The use of short-term EMDR for symptomic relief of acute stress syndrome in victims of the 2006 Israeli-Lebanese hostilities

Description

During the 2006 hostilities between Israel and the Hezbollah militia, many northern Israeli towns were under the continuous threat of rocket bombardment for several weeks. Thirty people who arrived at the general hospital with Acute Stress Reaction (ASR) and were found later to suffer from Acute Stress Syndrome (ASS) were treated by a group of senior EMDR clinicians with a two-session modified EMDR intervention.

The raw results indicate that about 50% of ASS outpatients treated with a brief modified EMDR protocol responded to a single session EMDR with an initial very significant (SUDs dropping or points or more) or a significant alleviation, of their, mostly intrusive, symptoms. The other half of the ASS population showed partial response or no response. We also report the results of a 7 month follow-up of these patients. The advantages and limitations of using the modified brief EMDR protocol in ASS victims are discussed. The response of prolonged war-stress to EMDR is compared to the reason of victim of a single trauma like terrorist attacks and road accidents.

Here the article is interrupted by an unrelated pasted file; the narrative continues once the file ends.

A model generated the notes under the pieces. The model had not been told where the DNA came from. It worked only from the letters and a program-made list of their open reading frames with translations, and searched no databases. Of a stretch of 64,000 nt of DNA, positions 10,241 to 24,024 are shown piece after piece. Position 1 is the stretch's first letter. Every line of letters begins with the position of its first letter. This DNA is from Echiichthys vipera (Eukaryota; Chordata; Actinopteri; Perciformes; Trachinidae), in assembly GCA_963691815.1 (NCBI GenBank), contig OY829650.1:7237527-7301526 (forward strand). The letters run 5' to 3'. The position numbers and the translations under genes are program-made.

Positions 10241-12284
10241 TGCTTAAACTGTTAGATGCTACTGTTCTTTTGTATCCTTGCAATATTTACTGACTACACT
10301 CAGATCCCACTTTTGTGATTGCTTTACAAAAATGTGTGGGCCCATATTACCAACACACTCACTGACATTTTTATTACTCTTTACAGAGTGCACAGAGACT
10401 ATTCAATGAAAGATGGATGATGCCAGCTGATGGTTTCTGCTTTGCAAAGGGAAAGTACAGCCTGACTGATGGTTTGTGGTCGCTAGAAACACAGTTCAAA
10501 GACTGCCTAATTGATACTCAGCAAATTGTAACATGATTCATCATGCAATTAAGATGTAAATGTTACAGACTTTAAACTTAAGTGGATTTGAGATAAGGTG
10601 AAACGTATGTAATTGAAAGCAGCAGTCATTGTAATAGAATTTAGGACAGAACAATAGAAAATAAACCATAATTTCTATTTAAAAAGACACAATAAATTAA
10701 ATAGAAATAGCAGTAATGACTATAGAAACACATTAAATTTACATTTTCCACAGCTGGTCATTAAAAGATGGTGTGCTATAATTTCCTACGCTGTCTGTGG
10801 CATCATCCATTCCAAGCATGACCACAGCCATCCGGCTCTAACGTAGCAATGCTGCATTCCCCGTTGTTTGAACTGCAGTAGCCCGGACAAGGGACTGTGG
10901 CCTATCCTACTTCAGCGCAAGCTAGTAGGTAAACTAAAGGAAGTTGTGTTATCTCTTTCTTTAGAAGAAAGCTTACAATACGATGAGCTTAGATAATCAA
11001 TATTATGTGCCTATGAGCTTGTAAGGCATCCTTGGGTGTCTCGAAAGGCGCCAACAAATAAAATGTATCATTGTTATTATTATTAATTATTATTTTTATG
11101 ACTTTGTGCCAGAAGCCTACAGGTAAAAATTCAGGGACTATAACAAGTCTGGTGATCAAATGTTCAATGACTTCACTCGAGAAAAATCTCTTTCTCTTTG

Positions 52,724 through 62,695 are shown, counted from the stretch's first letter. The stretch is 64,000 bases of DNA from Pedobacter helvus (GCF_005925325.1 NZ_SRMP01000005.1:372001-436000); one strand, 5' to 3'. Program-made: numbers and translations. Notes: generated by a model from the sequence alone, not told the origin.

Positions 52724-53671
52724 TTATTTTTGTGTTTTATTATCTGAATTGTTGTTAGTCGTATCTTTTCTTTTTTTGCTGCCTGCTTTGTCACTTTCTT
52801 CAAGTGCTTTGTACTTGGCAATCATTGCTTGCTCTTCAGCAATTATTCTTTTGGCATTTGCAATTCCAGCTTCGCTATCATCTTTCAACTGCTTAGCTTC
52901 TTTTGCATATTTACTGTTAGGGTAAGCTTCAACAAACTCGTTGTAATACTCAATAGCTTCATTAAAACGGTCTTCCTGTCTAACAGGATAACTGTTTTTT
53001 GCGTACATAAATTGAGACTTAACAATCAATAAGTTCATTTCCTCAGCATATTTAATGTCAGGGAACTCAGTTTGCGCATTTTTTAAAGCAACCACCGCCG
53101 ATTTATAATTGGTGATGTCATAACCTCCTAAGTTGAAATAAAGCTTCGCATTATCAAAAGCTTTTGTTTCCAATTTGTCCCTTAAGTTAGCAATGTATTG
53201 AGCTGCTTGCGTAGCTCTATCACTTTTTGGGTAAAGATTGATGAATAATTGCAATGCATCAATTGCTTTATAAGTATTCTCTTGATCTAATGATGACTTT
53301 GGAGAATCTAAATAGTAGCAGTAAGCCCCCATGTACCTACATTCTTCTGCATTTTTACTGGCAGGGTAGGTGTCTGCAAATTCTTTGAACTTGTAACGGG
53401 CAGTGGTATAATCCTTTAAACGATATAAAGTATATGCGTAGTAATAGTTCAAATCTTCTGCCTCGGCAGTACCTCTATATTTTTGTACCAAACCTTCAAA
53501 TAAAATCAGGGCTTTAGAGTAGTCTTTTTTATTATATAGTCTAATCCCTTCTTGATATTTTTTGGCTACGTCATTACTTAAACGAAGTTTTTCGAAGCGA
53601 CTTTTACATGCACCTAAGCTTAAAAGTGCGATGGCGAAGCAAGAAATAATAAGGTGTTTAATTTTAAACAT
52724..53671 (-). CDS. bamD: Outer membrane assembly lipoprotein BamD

Format

Conference

Language

English

Author(s)

Ilan Kutz

Original Work Citation

Kutz, I. (2007, June). The use of short-term EMDR for symptomic relief of acute stress syndrome in victims of the 2006 Israeli-Lebanese hostilities. Presentation at the 8th EMDR Europe Association Conference, Paris, France

Collection

Citation

“The use of short-term EMDR for symptomic relief of acute stress syndrome in victims of the 2006 Israeli-Lebanese hostilities,” Francine Shapiro Library, accessed October 28, 2020, https://emdria.omeka.net/items/show/18066.

Output Formats